Covid-19 could have been spreading in Auckland for weeks, with dozens of people already infected, two experts claim.
The two infectious disease experts say it's likely the four cases confirmed in a family on Tuesday are a few generations into an outbreak.
The family has no known connection to the country's border - the only place experts believe Covid-19 could have arrived.
Epidemiologist Michael Baker said an outbreak usually went through a few generations of transmission before someone became sick enough to present with symptoms.
That could take about three weeks, he said.
Physicist and disease modeller Shaun Hendy agreed, saying there could be several layers to the outbreak.
"If [the virus] has been passed from someone who arrived, and passed through several people to this family, then they could have passed it onto other people as well," he said.
If the family was the tertiary contact of a border case, then there could be about 25 people infected - and as many as 100 in a worse-case scenario, he said.
Both men said the big worry was a super spreading event in the transmission chain - like a wedding or a party.
That could send numbers skyrocketing.
"It only takes a few super spreading events for it to suddenly cause a large outbreak that's very hard to manage," Professor Baker said.
Director-General of Health Ashley Bloomfield told Morning Report it would be a worry if it was the case.
"It's possible it's been in the community for some weeks, but we have nothing to suggest it's a long chain of transmission.
"The great thing is we have found it and that we are getting on to finding out who else has it. Remember the problem here is the virus, it's not people ... and we want to find everyone who has been infected and support them and stop this chain of transmission."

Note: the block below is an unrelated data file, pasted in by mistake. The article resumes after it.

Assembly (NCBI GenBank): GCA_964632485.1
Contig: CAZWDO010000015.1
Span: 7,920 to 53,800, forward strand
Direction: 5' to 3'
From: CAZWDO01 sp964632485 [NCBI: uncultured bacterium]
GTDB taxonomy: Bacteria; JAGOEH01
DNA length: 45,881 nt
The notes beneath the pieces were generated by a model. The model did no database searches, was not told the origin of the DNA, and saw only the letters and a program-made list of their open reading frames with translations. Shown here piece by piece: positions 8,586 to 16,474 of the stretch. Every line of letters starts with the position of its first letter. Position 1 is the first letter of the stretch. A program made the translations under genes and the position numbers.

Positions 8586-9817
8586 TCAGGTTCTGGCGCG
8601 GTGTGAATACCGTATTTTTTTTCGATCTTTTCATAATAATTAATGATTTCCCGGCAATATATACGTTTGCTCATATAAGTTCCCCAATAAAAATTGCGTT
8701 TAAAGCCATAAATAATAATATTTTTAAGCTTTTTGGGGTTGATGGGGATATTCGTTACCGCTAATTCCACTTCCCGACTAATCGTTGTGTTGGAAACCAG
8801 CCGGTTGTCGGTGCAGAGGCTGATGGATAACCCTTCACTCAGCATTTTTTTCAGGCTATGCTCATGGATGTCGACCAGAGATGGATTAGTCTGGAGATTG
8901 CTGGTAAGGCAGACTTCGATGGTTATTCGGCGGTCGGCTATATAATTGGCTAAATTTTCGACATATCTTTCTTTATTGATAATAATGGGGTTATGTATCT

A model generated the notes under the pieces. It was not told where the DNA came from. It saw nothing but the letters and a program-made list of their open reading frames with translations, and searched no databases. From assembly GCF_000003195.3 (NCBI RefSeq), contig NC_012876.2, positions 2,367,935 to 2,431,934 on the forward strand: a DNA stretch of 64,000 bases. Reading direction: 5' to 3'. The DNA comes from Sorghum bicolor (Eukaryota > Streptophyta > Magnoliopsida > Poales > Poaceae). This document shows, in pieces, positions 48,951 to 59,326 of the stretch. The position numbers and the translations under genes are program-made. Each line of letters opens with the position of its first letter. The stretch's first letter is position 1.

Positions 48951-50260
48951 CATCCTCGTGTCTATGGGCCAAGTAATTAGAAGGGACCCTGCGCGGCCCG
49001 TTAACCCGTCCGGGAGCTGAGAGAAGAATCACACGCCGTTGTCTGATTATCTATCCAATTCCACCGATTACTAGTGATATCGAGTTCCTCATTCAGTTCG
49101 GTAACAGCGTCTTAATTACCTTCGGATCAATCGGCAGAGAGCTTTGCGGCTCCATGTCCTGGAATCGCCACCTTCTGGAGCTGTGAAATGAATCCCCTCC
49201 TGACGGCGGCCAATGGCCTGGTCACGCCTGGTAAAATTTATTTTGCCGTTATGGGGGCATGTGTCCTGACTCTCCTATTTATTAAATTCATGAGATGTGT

However, Dr Bloomfield said there was nothing to suggest the chain of transmission was long, "because we have had a lot of surveillance happening, not just the community testing, but also our surveillence of influenza-type symptoms, remembering that we are in the middle of winter, and we have not seen any rise in those."
He said they would be aiming to get a good picture of how long that chain is and ringfencing it over the next few days.
Country had become too relaxed - Papaarangi Reid
The co-leader of Te Rōpū Whakakaupapa Urutā (the National Māori Pandemic Group) Papaarangi Reid said she was grateful the family was tested because it brought the outbreak to light.
The country had become too relaxed and that would need to change, she said.
"We came out of our lockdown with a great sense of relief, and with a little bit of a sense of it won't happen again, and a little bit of a sense of skiting to the rest of the world that we were rather bulletproof," she said
There were huge testing queues in Auckland yesterday.
It was good to see people getting tested again after weeks of refusing swabs because they felt there was no community transmission, Reid said.
The latest cases were a reminder the border threat from the global pandemic was still there, she said.
Professor Baker hoped rapid contact tracing would clarify the extent of Auckland's situation quickly and help it avoid becoming another Melbourne.
With luck, the outbreak would be small, and the chain of transmission short, he said.
The Ministry of Health said about 200 close contacts were being traced, while up to 1000 people connected to the workplaces of the family had been ordered to self-isolate.